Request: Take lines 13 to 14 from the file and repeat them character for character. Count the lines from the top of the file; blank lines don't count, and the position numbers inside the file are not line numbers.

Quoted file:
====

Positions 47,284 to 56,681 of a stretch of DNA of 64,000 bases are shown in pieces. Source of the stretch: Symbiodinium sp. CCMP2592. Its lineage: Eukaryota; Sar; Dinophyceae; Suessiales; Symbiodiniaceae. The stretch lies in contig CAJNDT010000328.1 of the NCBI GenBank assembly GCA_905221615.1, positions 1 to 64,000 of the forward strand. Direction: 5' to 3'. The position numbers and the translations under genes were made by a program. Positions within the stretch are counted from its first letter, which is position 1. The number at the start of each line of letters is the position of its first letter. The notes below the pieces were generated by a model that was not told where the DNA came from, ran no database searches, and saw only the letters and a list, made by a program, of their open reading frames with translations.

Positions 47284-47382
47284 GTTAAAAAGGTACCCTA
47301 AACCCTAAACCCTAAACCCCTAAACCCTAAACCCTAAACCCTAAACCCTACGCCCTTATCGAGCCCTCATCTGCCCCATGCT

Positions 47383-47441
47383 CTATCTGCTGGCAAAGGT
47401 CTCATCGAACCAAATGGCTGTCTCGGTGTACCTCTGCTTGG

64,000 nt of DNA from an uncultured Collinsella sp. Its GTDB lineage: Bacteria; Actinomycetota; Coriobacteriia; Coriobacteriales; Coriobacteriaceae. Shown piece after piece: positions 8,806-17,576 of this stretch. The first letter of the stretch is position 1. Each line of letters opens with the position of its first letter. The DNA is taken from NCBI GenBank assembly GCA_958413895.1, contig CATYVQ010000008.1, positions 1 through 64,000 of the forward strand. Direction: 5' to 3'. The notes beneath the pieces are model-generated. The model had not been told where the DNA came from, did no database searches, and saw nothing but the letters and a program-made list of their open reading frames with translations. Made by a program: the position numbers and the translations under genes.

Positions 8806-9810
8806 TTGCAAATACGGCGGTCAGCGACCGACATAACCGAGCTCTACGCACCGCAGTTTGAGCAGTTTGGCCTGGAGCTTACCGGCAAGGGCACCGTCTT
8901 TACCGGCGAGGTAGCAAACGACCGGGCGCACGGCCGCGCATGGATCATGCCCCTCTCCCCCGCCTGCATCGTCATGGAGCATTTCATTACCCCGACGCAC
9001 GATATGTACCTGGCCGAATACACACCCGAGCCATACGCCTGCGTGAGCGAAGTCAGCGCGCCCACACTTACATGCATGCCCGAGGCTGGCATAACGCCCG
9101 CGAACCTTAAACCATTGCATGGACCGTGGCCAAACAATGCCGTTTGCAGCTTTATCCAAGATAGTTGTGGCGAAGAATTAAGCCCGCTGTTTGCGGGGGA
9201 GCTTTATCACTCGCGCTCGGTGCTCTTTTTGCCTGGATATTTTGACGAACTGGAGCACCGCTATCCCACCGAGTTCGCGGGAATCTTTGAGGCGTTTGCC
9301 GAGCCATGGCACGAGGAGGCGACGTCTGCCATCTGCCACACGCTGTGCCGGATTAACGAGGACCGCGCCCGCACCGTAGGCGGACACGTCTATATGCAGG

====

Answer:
9101 CGAACCTTAAACCATTGCATGGACCGTGGCCAAACAATGCCGTTTGCAGCTTTATCCAAGATAGTTGTGGCGAAGAATTAAGCCCGCTGTTTGCGGGGGA
9201 GCTTTATCACTCGCGCTCGGTGCTCTTTTTGCCTGGATATTTTGACGAACTGGAGCACCGCTATCCCACCGAGTTCGCGGGAATCTTTGAGGCGTTTGCC